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Evolution as Reality

Posted by Anthony on December 8, 2008

By Anthony J. Aschettino

It has been eighty-three years since the landmark “Scopes Monkey Trial” in Tennessee brought a legal challenge to that state’s Butler Act which effectively banned the teaching of evolution in public schools. Although John Scopes, the teacher and defendant in the trial, lost, it set in motion a long process that culminated in 1968 with the Supreme Court ruling in Epperson v. Arkansas that such laws as the Butler Act violated the Establishment Clause. While that should have been the end of the story, those who oppose the teaching of evolution have never really stopped trying to undermine the Constitution in their efforts to reintroduce the teaching of Biblical Creationism in the classrooms of America’s schools. Their latest efforts focus on nebulous ideas such as “intelligent design” and seemingly democratic ideals in phrases like “teach the controversy”. They have mostly faced setbacks, but they have had their victories as well and it remains to be seen if they will succeed in their labors to roll back the clock on science education in this country.

Evolution, while called a “theory”, is a fact for reasons that anyone with a rudimentary knowledge of science will understand. Not only does it have an extremely solid track record but there has never been any legitimate challenge to it that has stood up to scrutiny. Naturally this has not deterred those who seek to replace it with the bible, for these people do not rely on any sort of scientific method but rather on blind faith that what their holy book preaches is true despite any and all evidence to the contrary. These are the same people who believe that a man called Noah gathered pairs of every creature on earth in his boat to save them from a massive global flood, again something for which there is no geological evidence whatsoever. They claim that they want to give students “both sides of the story” and allow them to decide which one is right. In theory, there is nothing wrong with this sort of thinking: academic freedom and independent thought are the cornerstones of a system that has produced great advances in scientific knowledge. Yet in this case it is disingenuous: their method is designed to confuse students who are just learning biology to ignore evidence in favor of a thought process that teaches one to form a conclusion based upon unverifiable evidence and to eschew anything which goes against it. It is a backdoor method of placing a very specific religious belief squarely in the classroom. In a modern society, there is no place for such ignorance.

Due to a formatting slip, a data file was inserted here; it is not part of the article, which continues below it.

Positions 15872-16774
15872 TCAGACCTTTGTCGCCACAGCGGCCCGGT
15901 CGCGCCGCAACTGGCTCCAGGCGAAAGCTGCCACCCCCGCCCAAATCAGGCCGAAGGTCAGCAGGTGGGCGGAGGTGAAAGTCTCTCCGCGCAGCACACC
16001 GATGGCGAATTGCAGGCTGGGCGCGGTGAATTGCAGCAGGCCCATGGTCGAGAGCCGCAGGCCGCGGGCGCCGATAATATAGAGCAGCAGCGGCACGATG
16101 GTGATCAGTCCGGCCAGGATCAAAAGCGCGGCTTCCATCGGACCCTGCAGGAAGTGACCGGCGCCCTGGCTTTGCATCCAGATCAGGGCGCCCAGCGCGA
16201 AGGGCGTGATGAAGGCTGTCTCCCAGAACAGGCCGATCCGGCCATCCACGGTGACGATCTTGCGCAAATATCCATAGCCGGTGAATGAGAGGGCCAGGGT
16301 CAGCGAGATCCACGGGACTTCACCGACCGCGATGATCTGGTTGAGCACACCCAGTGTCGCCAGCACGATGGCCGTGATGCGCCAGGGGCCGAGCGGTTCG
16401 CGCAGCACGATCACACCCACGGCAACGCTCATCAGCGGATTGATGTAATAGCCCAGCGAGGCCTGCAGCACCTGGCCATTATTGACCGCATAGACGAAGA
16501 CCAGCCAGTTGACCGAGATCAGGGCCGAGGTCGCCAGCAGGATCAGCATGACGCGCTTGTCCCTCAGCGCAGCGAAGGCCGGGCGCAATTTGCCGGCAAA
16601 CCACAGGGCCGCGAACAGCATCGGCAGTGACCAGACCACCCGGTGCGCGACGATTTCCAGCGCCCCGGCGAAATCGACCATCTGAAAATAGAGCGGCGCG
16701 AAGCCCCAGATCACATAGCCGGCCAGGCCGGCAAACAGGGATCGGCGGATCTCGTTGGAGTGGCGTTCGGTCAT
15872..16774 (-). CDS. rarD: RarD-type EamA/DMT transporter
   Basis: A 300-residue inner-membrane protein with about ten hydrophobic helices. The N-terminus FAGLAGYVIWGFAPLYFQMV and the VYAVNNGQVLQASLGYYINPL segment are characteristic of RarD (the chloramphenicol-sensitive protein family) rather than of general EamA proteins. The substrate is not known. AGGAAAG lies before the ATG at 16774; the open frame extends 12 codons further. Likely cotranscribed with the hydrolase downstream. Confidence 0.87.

The consequences of this are as far reaching as they are dangerous. If implemented, it will serve to choke off any genuine scientific inquiry in those it affects: science becomes subjugated to the precepts set forth in the bible. It would be an absolute disaster for our future as an advanced civilization if we chose to fall back upon the antiquated writings of people who had no knowledge whatsoever about science in fields as varied as genetics and astronomy. Furthermore, these people open the door to a veritable Pandora’s Box of scholastic reinterpretation about the fundamentals of scientific belief: in a society where real evidence is ignored in favor of predetermined beliefs there is literally no end of potential charlatans preaching their own versions of “the controversy.” Why not, for example, teach students about the “four humors” that the ancient Greeks believed in rather than germ theory? Why not teach alchemy instead of traditional chemistry? Yet it goes even deeper than this, for there are numerous theories of “creation” out for the discerning teachers to impart to their eager students. Why only teach the biblical version when one can also teach Hindu creationism or Aztec creationism? The origin myths of the Romans, Sumerians, Chinese, and Native Americans may well demand their equal treatment in the classroom. One can easily see how ludicrous this entire enterprise could become when teachers are permitted to essentially allow any belief system no matter how unscientific into the classroom.

Religion is, at best, kept within the sphere of private domain: if parents wish to teach their children that women are the result of a god taking Adam’s rib from him, they are free to do so. Likewise, adults in this country are free to believe whatever they want about who they are and where they came from. Students, however, are entitled to learn reality that is backed by solid evidence and legitimate science, and the state has an obligation to ensure that they provide such learning for them. There is nothing even remotely scientific about the religious texts that such people wish to force upon the youth of America and their efforts to do so should be roundly condemned not only by the scientific community (which they are) but also by the overwhelming majority of Americans who want their children to understand reality as it exists in this world and not the fantastical myths of some fairytale whose time as being accepted as viable against science has long passed us by.

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One Response to “Evolution as Reality”

  1. […] Evolution Is A Fact Not Theory Jump to Comments By Anthony J. Aschettino […]

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